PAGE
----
CC BY-NC-ND 4.0 · The Arab Journal of Interventional Radiology 2018; 02(03): S2-S3
DOI: 10.1055/s-0041-1730650

Management of the Left Subclavian Artery with Thoracic Endovascular Aortic Repair

Sid Ahmed Benaroussi
Department of Vascular and Endovascular Surgery, Hospital University Establishment, Oran, Algeria
Mohamed Najib Bouayed
Department of Vascular and Endovascular Surgery, Hospital University Establishment, Oran, Algeria
› Author Affiliations

Background: The thoracic endovascular aortic repair (TEVAR) for aortic aneurysm and dissection has shown it superiority to open surgery. In 26%–40% of patients, the proximal sealing zone beyond the left subclavian artery (LSA) had inadequate length that led to LSA coverage. The practice guidelines in this situation to decide about the revascularization are based on low-quality evidence, and there is limited literature that guides us to optimal revascularization techniques. The purpose of this study was to compare outcomes of LSA coverage during TEVAR without and with revascularization using different surgical techniques. Methods: We performed a single-center retrospective cohort study of 80 patients who underwent TEVAR from 2008 to 2017. The LSA was covered to obtain an adequate proximal landing zone, and a selective LSA revascularization by subclavian-carotid transposition and chimney technique was employed. Stroke, spinal cord ischemia, upper extremity ischemia, vertebrobasilar insufficiency, primary patency of revascularization, and nerve injury were compared. Results: The origin of the LSA was covered in 11/80 patients and revascularization in 10/80 patients. Median follow-up was 46 months in the covered group and 36 months in revascularized group. There were no major complications in LSA covered group and only some local complications in revascularized group; however, we observe some endoleak in patients treated by chimney technique who needed reintervention. Conclusion: The theoretical risks of the LSA coverage without revascularization are not constant. However, the revascularization is not free of complications and requires a trained team. The chimney technique had to be improved to get a good result and it also requires a randomized study.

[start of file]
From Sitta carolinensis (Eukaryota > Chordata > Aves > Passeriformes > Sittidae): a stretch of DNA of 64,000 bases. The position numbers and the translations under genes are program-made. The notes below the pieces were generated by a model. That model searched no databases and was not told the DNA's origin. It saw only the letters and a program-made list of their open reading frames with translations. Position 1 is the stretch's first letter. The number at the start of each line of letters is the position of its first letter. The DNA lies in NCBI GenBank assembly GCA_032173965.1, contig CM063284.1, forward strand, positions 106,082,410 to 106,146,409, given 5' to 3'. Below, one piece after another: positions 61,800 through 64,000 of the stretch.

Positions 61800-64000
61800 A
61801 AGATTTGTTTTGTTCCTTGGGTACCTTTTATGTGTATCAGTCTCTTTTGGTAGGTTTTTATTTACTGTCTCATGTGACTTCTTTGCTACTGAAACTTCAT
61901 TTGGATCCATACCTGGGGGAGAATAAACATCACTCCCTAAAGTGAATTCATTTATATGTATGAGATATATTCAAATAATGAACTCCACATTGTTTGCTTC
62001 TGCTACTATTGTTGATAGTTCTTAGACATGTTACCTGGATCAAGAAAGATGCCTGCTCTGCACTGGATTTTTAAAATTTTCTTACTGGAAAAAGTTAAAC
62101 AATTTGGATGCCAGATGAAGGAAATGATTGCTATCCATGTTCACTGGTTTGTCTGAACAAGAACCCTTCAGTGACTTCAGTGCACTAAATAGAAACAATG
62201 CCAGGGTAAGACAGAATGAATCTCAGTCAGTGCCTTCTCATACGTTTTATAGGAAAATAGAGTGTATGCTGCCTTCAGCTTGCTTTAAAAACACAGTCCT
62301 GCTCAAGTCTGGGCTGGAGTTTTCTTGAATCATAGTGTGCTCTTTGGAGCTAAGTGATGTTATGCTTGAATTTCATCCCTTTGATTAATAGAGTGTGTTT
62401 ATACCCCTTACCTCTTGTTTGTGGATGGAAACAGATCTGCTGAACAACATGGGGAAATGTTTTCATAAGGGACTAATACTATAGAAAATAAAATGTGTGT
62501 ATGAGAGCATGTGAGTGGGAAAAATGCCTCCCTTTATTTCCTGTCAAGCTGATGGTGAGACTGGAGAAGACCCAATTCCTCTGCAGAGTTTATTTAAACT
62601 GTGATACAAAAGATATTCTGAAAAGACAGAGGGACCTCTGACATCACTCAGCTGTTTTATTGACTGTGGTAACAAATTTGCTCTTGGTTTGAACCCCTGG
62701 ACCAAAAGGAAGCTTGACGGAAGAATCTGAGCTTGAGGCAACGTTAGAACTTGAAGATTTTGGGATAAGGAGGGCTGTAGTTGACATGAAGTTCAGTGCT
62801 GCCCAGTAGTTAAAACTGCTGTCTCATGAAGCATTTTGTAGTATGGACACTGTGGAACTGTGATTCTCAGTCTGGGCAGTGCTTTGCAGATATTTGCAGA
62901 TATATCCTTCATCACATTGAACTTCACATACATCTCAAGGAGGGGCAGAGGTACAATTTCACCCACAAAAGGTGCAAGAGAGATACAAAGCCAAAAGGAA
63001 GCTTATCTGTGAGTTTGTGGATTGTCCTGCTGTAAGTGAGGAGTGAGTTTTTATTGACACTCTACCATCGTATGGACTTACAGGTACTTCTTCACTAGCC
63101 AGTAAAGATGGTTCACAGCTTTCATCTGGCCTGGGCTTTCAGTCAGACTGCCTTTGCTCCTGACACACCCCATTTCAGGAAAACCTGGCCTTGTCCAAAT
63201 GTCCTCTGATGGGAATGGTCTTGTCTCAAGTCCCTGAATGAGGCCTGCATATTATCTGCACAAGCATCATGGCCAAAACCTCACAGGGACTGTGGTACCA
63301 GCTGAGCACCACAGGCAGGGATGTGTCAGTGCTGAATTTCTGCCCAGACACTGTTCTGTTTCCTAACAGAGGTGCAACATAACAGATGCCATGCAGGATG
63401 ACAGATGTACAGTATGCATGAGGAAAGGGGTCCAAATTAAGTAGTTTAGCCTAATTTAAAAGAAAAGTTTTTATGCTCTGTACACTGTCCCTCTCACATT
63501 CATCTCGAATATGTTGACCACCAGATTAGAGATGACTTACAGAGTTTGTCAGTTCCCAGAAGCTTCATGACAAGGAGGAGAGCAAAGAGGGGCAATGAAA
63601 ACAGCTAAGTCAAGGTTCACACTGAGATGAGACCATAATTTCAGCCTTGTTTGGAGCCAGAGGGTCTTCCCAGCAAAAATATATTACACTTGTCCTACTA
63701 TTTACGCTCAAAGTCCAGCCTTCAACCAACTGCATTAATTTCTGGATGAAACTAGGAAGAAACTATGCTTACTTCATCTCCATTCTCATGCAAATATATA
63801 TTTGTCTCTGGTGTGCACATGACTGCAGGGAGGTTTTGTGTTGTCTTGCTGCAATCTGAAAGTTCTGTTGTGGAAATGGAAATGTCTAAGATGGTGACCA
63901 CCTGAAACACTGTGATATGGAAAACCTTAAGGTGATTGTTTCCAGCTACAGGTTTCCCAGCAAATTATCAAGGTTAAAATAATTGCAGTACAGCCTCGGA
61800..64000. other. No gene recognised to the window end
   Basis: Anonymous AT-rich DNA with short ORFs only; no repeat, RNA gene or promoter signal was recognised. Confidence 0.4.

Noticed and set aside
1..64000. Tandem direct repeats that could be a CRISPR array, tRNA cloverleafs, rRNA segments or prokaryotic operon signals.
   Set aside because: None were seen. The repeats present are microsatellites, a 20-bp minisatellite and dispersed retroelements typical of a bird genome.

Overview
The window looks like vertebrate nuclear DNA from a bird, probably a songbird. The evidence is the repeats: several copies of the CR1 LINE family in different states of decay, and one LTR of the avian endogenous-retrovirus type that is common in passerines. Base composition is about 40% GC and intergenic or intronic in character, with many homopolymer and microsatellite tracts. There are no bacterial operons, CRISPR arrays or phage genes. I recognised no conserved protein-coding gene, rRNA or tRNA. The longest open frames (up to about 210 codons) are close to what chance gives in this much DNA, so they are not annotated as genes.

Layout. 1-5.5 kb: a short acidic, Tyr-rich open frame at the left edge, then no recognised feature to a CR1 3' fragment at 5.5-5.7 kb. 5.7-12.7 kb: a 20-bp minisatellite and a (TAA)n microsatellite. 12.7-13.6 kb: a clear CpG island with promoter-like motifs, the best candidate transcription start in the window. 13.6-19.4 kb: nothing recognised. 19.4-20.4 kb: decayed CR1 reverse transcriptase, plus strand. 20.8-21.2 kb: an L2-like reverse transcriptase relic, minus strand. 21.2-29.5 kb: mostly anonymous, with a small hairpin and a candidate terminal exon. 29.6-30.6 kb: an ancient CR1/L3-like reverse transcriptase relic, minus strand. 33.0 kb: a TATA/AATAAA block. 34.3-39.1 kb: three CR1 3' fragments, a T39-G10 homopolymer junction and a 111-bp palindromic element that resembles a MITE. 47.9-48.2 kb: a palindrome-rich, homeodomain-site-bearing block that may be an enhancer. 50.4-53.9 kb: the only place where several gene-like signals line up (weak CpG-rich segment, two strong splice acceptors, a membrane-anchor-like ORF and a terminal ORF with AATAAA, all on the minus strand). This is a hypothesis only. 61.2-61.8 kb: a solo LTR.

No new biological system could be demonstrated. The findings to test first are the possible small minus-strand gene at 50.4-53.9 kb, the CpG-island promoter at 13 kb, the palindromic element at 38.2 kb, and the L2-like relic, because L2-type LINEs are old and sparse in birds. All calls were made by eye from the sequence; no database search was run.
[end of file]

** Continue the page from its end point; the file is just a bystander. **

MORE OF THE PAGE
Publication History

Article published online:
11 May 2021

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